Why BOJ Should Stop Being Obsessed With 2% Inflation GoalBy and
Central bank is too fixated with inflation target: Watanabe
BOJ needs to trim stimulus to create a buffer for future needs
The Bank of Japan should stop being obsessed with its 2 percent inflation target given prices and interest rates around the world remain subdued, says the former currency chief at the Ministry of Finance.
The world’s third-largest economy has recovered enough for the central bank to scale back stimulus policy to give itself some room to maneuver should conditions worsen again, said Hiroshi Watanabe, president of the Institute for International Monetary Affairs in Tokyo. It could start by reducing its annual bond-purchase target later this year, he said.
“Just as an endless intravenous drip becomes ineffective, monetary policy should be changed to reduce stimulus once the economy is no longer facing any headwinds,” Watanabe said in an interview last week. “This would create a buffer for future needs. There is absolutely no reason to deter such a decision by saying we have to wait for inflation to reach 2 percent.”
The BOJ’s debate about how and when to withdraw stimulus is being mirrored around the world as the major economies struggle to generate inflation even as they recover from the global financial crisis. The danger of policy makers being too slow to withdraw accommodation would be the creation of another round of bubbles, paving the way for another financial collapse.
While there aren’t serious signs of overheating in Japan as yet, the BOJ will leave its hands tied if it doesn’t become more flexible about its inflation targeting policy, Watanabe said.
Economic growth quickened to 4 percent last quarter and has stayed above 1 percent on an annual basis since the start of 2016. One of the most widely used measures of inflation -- core consumer prices excluding fresh food -- accelerated to 0.5 percent in July and has stayed above zero for seven straight months, even though it is still only a quarter of the BOJ’s target.
The initial aim of the inflation target was to make sure Japan wouldn’t fall back into a deflationary spiral but the target of 2 percent has become a problem, Watanabe said. Reducing the level of accommodation after confirming that prices are on an uptrend wouldn’t be a deviation from an overall inflation target, he said.
“The BOJ is caught on its own trap by insisting inflation has to exceed 2 percent on a consistent basis,” Watanabe said. “It’s wrong to say the BOJ must stick to what it has said in the past. The 2 percent target isn’t legally binding, nor is it something the BOJ should strictly adhere to.”
Japan’s central bank pledged to maintain its program of asset purchases and yield-curve control at its July meeting after pushing back its forecast for when it would reach its 2 percent inflation goal for a sixth time. When the policy was introduced in April 2013, Governor Haruhiko Kuroda set a timeframe of two years.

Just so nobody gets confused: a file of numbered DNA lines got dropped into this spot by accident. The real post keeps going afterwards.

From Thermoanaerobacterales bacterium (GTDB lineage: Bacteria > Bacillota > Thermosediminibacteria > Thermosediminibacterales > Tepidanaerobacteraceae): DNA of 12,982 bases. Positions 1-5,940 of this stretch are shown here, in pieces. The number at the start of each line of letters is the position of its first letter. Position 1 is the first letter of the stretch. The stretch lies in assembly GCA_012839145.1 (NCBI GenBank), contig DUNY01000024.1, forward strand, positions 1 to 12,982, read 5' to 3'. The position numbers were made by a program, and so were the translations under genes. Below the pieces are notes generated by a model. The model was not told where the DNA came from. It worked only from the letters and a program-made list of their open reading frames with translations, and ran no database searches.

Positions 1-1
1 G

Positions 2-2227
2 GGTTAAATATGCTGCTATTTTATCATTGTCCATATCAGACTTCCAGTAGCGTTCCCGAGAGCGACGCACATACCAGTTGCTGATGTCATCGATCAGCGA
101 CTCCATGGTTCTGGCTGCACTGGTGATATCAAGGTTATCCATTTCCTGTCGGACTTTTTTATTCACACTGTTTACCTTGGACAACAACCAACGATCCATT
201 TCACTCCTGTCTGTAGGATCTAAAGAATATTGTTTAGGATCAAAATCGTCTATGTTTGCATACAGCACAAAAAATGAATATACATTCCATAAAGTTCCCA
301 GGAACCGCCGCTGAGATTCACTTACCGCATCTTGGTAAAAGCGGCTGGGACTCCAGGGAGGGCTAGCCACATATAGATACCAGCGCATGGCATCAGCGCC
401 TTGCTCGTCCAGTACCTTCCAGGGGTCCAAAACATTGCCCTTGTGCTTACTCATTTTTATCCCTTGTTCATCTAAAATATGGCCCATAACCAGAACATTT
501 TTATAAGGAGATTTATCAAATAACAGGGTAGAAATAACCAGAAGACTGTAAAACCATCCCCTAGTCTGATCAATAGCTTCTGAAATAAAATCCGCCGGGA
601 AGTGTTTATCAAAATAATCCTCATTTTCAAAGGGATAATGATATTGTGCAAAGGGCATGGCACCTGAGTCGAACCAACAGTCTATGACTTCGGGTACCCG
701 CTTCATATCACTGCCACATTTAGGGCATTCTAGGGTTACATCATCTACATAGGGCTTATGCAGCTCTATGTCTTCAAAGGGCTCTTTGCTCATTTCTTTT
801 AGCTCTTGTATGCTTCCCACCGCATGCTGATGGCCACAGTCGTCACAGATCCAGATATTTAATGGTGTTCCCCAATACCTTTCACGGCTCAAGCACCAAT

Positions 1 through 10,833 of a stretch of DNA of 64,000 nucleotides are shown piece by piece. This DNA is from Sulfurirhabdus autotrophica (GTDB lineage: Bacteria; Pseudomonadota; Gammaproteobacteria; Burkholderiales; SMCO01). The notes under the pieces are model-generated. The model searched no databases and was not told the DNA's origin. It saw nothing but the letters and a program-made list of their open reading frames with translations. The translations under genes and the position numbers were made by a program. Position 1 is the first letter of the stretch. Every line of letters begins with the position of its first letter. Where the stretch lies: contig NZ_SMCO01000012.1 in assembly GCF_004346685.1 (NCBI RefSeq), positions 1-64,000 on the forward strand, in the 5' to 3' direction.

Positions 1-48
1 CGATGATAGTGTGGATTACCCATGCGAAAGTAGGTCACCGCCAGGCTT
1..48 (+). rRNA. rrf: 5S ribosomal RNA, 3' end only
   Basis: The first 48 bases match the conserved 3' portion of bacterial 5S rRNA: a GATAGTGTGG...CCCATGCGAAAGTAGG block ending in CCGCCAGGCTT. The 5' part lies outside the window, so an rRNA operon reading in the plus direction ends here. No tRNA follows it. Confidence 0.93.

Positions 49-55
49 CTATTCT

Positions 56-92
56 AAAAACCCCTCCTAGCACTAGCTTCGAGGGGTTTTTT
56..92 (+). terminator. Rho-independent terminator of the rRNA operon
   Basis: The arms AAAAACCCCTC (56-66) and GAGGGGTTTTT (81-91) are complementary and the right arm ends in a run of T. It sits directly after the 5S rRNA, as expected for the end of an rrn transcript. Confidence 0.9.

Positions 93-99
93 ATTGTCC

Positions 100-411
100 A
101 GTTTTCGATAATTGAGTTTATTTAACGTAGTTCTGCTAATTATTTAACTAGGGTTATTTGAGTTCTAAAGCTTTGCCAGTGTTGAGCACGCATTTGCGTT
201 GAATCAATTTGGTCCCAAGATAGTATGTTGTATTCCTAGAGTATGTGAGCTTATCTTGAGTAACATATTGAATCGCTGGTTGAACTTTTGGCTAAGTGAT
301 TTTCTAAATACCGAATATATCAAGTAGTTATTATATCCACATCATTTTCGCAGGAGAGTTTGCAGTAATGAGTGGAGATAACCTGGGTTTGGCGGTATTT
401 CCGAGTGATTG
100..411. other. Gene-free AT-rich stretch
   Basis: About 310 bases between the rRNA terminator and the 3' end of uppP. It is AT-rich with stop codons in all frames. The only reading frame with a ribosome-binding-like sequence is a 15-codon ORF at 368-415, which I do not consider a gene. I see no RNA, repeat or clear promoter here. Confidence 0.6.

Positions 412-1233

The BOJ can take its time to start raising interest rates or reducing liquidity, but it should decide in the near future to stop expanding asset purchases, Watanabe said. The central bank’s annual pace of bond buying has slowed to around 60 trillion yen ($552 million) from its target of 80 trillion yen.
If Kuroda is given a second term, the BOJ may start reducing the target in April or May next year, while if it looks as though he will be replaced, tapering could begin later this year, Watanabe said.
“Japan can show it’s keeping pace with others in the same direction, but it’s difficult to argue that 2 percent is mandatory from a historical point of view,” he said. Apart from the era of hyper-inflation in the early 1970s, Japanese inflation was quite subdued even in the bubble era of the 1980s, he said
Watanabe, who was vice minister of finance in the international affairs department from 2004 to 2007, said the yen and the Swiss franc are sought out by investors in times of risk aversion because of their relatively low volatility. Japanese authorities focus very closely on trying to limit the currency’s fluctuations and keep it in a relatively narrow range, he said.
The yen traded at 108.69 per dollar on Wednesday, having moved in a range of 108.13 to 118.60 this year.
“There’s no doubt the yen is regarded as having a relatively narrow trading range,” Watanabe said. “It’s true the yen is preferred for its relatively small volatility, thus there is a smaller risk of losses for those seeking to move money away from riskier places. But such buying is transitionary and not based on bets the yen will strengthen toward 105 or 102.”